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District of Columbia

Man threatens D.C. hotel workers, says his gun is ‘for faggots’

Audio recording captures suspect amid Dupont altercation

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Lyle Hotel (Washington Blade photo by Michael K. Lavers)

A 21-year-old man arrested by D.C. police on Aug. 24 at the Lyle Hotel near Dupont Circle, which was formerly known as the Carlyle Hotel, for allegedly threatening two hotel workers with a handgun stated at the time he made the threats that the workers were from “the faggot part of D.C. and that his gun is only for faggots and pussies,” according to an arrest affidavit filed in D.C. Superior Court.

Court charging documents show that Dylan Nation, a resident of Ooltewah, Tenn., and who was a guest at the hotel at the time of the incident, was charged with Assault With A Dangerous Weapon, Possession of A Firearm During a Crime of Violence, and Carrying a Pistol Without a License.

The arrest affidavit filed by D.C. police says the incident began about 1:20 p.m. on Wednesday, Aug. 24, when a hotel security worker observed Nation, who is identified in the affidavit as the suspect, engaged in a verbal altercation with a woman identified as his girlfriend outside the hotel, which is located at 1731 New Hampshire Ave., N.W. The affidavit says the security worker “stepped in” to deescalate the altercation and escorted Nation and the girlfriend back into the hotel lobby.

Once inside Nation told the security worker, who is listed in the affidavit as Complainant 1, and another person the affidavit identifies as Complainant 2, that he needed to go to his car in the hotel parking lot to get some face wash. According to the affidavit, Complainant 2 escorted Nation to the parking lot where Nation allegedly removed a handgun from the glove compartment of his car.

The affidavit says the girlfriend, meanwhile, told Complainant 1, the security worker, that Nation had a gun in his car, prompting Complainant 1 to go to the parking lot, where he observed Complainant 2 attempting to persuade Nation to put the gun back in the car.

“Complainant 1 sees a black handgun in the Suspect’s left hand and tells the Suspect that guns are not allowed in the hotel and that he must leave it in his car,” the affidavit states. “Complainant 1 stated that while in the back parking lot the Suspect points the gun at him and tells him he will blow his skull off,” the affidavit continues.

“Complainant 1 then reaches for the gun and takes it out of the Suspect’s hand,” the affidavit says, after which it says Complainant 1 walked back to the hotel lobby, removed the bullets from the gun, and asked someone to call police. The affidavit does not say whether Nation struggled to resist giving up his gun or passively allowed the hotel worker to take it from him.

The gun is identified in the affidavit as a Glock 23 .40 caliber handgun.

The affidavit next describes both Nation and Complainant 1 standing in front of the hotel, with Nation demanding that he get his gun back. It says Complainant 1 refused to return the gun and told Nation that police had been called. Minutes later, when sirens from arriving police cars were heard, Nation attempted to flee the scene, running north on New Hampshire Avenue.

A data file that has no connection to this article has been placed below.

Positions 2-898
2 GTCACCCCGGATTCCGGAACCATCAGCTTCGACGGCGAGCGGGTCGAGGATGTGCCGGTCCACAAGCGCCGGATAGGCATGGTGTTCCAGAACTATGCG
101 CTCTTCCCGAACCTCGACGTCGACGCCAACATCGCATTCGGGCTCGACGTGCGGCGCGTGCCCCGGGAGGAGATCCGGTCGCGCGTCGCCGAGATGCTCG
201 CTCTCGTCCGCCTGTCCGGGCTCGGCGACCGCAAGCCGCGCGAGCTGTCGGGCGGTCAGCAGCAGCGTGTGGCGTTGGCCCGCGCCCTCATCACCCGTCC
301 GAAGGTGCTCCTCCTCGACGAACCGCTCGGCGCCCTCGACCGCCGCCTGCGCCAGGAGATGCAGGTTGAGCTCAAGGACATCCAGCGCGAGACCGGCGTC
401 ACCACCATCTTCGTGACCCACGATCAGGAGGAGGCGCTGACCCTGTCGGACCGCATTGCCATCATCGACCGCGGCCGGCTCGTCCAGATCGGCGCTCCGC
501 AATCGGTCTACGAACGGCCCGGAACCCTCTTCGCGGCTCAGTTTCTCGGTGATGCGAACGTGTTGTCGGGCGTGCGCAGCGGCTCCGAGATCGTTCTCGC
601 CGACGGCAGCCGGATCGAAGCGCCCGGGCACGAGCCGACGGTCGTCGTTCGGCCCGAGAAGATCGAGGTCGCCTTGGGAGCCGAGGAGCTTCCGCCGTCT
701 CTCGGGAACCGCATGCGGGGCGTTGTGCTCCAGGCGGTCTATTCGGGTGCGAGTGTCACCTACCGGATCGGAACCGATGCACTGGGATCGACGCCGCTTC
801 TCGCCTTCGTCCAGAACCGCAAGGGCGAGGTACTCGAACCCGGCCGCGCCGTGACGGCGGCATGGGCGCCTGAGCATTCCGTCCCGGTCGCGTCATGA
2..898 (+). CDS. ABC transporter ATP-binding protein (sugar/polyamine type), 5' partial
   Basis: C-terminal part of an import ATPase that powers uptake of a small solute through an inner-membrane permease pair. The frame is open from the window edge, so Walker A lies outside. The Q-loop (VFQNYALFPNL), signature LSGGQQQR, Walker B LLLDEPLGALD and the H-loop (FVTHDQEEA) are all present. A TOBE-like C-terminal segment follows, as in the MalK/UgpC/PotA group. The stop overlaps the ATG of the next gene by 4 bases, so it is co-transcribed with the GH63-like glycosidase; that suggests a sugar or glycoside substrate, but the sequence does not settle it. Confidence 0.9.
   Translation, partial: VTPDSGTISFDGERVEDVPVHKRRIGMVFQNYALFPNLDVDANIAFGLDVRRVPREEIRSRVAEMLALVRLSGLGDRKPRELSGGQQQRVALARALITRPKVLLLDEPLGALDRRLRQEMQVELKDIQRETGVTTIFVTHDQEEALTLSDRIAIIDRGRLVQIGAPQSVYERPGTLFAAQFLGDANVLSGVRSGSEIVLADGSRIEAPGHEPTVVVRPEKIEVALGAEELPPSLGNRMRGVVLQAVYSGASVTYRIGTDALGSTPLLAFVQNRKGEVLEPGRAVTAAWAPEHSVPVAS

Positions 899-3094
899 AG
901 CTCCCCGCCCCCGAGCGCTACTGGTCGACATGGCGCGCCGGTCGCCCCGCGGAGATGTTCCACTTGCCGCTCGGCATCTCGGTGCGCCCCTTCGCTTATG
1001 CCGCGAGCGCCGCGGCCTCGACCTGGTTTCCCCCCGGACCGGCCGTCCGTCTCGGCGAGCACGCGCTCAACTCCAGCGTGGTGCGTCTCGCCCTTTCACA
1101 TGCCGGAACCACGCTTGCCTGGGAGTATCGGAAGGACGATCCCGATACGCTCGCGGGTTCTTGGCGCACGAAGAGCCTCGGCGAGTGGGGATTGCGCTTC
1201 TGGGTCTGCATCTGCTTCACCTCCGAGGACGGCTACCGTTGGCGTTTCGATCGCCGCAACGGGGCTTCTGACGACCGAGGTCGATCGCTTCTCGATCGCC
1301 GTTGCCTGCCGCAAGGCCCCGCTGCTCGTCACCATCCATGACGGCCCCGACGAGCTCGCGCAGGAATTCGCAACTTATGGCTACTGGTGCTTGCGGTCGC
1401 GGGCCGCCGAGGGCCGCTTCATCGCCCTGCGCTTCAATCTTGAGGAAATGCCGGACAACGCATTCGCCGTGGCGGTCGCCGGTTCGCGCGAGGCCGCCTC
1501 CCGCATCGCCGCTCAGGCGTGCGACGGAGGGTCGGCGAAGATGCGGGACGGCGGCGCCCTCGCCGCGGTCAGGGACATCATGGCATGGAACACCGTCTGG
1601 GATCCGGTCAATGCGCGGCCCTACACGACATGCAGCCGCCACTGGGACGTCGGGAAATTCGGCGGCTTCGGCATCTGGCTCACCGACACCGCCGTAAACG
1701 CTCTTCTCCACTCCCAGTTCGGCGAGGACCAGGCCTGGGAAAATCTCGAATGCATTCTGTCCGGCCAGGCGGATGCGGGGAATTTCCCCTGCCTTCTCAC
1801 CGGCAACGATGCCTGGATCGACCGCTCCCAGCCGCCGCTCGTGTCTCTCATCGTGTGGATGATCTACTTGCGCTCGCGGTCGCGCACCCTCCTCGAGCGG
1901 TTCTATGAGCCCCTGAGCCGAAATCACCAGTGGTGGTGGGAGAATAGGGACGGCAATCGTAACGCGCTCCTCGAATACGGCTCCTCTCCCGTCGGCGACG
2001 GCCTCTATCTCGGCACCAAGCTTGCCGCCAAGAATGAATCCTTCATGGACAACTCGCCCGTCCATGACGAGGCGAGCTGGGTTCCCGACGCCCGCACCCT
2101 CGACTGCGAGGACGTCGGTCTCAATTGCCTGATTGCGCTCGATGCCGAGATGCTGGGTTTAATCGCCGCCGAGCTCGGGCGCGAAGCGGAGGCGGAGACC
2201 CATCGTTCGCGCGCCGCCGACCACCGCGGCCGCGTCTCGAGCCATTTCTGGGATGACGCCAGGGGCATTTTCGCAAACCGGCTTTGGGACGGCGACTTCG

“Complainant 1 ran after him and tackled him in front of 1806 New Hampshire Avenue Northwest,” the affidavit says. “While holding the Suspect down a marked MPD cruiser stopped and an officer ran over and placed the suspect in handcuffs. Complainant 1 immediately told the officer that the suspect had pointed a gun at him,” the affidavit says.

It says D.C. police obtained a security camera video from the hotel that also included an audio recording in which the voices of the hotel workers and Nation could be heard during part of the altercation.

“In the video you can hear the Defendant’s voice arguing with the Complainants about having a gun and that he should put it in the car for everyone’s safety,” the affidavit states. “The Defendant refuses, then starts to talk about not being safe around the Complainants and that the Complainants are not tough because they are from the faggot part of D.C. and that his gun is only for faggots and pussies,” says the affidavit.

It concludes by saying Nation waived his right not to talk to police detectives following his arrest and that he denied he ever took a gun from his car and pointed it at anyone in a threatening way.

Court records show that at a presentment hearing on the day of Nation’s arrest on Aug. 24, Superior Court Judge Dorsey Jones ordered Nation held without bond pending a preliminary hearing scheduled for 11:00 a.m. Friday, Aug. 26.

The initial D.C. police incident report does not list the incident as a suspected hate crime.

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District of Columbia

Matthew Shepard portrait dedicated at National Cathedral

Gay Wyoming student killed in 1998 hate crime honored in daylong ceremony

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Judy and Dennis Shepard stand in front of a portrait of their son, Matthew. Matthew Shepard was honored at a ceremony on Dec. 1, at Washington National Cathedral. (Washington Blade photo by Lou Chibbaro, Jr.)